The Victoria Festival of Authors will host 30 writers in a variety of settings this week, with indoor, outdoor and online events among the offerings.
The upcoming seventh edition has brought back the festival’s hybrid format from 2021, with several online-only events mixed with in-person gatherings. Festival producer Laura Trunkey introduced the format last year, after staging an online-only festival in 2020, and found that attendees appreciated having options when it came to programming.
“We’ve noticed a lot of our regular attendees are still comfortable being in the venues, especially now that they are open at full capacity. A lot of people are happy to have the option to still attend the event from their living room.”
Eleven events, including panels, readings and conversations with authors, are on tap today through Sunday at participating venues the Metro Theatre, Victoria Event Centre, Dave Dunnet Community Theatre, and the Mary Lake Nature Sanctuary on Millstream Road. Four afternoon events on Saturday and Sunday are online-only, but are liable to attract a great deal of attention. Pulitzer Prize winner Jennifer Egan, Zsuzsi Gartner, Alessandra Naccarato, Danny Ramadan, and Rita Wong will participate via Zoom at these events, a number of which are based upon themes of ecology and climate.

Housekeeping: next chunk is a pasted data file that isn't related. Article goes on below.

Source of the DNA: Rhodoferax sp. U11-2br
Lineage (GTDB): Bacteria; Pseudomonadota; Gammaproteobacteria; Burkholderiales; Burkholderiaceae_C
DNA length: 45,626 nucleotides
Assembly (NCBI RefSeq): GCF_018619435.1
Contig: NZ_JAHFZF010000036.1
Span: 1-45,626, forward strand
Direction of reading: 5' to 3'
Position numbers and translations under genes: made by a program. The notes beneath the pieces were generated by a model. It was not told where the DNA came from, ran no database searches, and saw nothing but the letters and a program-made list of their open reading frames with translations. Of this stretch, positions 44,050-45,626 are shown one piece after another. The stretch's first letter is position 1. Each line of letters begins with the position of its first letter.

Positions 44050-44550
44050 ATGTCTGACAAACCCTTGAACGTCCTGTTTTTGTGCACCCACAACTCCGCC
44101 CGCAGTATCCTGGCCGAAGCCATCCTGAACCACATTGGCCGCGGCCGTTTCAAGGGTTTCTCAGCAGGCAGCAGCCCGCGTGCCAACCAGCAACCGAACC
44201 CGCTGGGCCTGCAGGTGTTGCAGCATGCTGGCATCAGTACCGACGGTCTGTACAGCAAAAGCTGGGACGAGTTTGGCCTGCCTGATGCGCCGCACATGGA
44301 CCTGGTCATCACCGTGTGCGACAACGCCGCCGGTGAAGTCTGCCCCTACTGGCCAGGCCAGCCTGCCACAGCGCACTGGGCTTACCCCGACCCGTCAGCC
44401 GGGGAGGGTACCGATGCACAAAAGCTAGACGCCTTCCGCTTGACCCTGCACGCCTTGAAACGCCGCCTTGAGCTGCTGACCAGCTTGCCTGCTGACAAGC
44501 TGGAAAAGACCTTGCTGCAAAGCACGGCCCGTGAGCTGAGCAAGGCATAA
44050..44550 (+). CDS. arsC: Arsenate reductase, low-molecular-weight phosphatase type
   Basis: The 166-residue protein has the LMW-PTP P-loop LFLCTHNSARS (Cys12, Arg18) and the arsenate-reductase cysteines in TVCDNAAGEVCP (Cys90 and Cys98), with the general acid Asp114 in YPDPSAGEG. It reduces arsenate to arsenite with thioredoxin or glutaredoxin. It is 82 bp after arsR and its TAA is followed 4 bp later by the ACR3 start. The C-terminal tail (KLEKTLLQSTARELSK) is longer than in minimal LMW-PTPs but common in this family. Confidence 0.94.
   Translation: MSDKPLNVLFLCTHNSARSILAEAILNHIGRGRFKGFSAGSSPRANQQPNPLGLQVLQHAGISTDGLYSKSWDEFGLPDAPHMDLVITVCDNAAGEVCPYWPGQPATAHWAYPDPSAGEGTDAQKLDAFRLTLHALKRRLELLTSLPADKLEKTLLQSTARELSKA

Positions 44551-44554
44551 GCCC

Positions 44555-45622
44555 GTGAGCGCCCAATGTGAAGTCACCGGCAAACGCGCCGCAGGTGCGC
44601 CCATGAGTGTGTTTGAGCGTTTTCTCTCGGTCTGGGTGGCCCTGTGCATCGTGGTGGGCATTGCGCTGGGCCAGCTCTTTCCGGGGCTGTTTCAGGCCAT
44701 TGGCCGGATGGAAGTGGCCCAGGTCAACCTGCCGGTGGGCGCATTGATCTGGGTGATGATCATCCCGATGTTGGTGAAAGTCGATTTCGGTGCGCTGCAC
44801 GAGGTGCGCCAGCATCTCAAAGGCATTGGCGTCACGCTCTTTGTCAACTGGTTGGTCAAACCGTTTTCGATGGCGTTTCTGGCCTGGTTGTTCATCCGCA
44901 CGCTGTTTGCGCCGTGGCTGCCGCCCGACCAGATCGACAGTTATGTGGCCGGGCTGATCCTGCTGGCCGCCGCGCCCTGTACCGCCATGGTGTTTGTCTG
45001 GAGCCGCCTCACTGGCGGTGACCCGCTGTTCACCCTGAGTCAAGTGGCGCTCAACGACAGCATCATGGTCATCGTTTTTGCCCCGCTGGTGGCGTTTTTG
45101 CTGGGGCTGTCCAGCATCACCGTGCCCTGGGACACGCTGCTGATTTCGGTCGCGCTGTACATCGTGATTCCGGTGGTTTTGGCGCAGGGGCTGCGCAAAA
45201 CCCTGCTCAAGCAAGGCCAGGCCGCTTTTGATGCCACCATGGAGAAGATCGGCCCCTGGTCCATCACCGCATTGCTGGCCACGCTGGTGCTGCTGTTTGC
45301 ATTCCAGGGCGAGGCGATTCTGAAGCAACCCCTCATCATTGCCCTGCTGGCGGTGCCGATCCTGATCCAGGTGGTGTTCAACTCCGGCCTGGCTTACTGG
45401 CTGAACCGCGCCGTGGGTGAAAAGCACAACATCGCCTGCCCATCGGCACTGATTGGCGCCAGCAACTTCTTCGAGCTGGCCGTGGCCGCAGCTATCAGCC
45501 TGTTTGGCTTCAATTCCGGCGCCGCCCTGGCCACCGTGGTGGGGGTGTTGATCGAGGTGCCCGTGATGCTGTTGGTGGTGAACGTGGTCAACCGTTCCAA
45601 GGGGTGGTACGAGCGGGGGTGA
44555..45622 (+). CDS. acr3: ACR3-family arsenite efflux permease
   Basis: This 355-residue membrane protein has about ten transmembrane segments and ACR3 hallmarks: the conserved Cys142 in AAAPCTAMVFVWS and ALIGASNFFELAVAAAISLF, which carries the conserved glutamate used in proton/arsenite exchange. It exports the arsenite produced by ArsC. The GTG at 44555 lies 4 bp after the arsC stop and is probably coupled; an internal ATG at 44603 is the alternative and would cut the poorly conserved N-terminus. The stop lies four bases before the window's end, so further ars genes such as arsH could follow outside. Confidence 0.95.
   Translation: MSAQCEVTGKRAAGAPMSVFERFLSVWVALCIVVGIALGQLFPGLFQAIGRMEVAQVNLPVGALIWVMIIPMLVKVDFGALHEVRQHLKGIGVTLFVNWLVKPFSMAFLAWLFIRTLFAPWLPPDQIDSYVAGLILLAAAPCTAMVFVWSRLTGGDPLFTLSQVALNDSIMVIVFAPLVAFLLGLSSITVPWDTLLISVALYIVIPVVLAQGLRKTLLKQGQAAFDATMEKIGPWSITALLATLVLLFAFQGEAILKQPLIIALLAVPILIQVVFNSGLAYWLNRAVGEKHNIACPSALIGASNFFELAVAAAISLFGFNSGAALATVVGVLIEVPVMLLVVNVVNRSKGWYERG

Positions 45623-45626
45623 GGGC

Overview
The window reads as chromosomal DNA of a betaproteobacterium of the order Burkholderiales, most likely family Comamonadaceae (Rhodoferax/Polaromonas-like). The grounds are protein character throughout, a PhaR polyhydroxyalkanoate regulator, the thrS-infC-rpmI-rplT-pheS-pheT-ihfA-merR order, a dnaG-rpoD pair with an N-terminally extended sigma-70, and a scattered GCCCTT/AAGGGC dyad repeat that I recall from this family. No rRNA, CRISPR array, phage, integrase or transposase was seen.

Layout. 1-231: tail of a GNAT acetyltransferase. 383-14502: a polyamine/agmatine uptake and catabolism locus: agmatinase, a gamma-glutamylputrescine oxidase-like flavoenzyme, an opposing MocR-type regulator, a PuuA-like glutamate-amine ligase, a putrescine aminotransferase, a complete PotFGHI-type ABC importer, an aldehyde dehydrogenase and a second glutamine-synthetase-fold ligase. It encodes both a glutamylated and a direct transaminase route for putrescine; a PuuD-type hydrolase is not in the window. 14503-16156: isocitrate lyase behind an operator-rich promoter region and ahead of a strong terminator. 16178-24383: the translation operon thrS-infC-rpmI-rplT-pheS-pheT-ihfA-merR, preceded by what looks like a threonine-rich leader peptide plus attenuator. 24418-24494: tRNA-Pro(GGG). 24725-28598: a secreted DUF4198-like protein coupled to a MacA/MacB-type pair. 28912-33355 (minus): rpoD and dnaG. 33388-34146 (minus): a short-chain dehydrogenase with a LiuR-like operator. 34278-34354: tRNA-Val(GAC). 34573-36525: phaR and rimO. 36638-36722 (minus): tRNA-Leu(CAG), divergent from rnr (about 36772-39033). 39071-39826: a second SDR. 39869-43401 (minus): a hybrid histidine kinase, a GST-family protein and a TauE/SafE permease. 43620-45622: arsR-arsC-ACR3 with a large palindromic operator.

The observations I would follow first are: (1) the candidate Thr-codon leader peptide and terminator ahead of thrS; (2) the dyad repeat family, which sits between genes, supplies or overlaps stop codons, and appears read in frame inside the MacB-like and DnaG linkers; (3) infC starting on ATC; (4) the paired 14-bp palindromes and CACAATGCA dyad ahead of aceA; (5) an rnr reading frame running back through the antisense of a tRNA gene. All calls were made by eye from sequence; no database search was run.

“The people who are in person are all of our regional authors, because we wanted to give them a lot of opportunity to interact with our community,” Trunkey said. “But the virtual events allowed us to go a lot further afield and have authors from elsewhere.”
Two events curated by Monique Gray Smith, which include former University of Victoria chancellor Shelagh Rogers, educator Leona Prince and Chief Robert Joseph, the ambassador for Reconciliation Canada, are centred around Truth and Reconciliation.
Trunkey said she’s constantly amazed not only at the quality of writers in and around the Vancouver Island area, but the support the received from attendees each year. Many events this week have sold out in advance, Trunkey added.
“Even if we stuck only to regional authors for a number of years, we’re always going to have new voices. It’s a real emerging diversity that we have in this region.”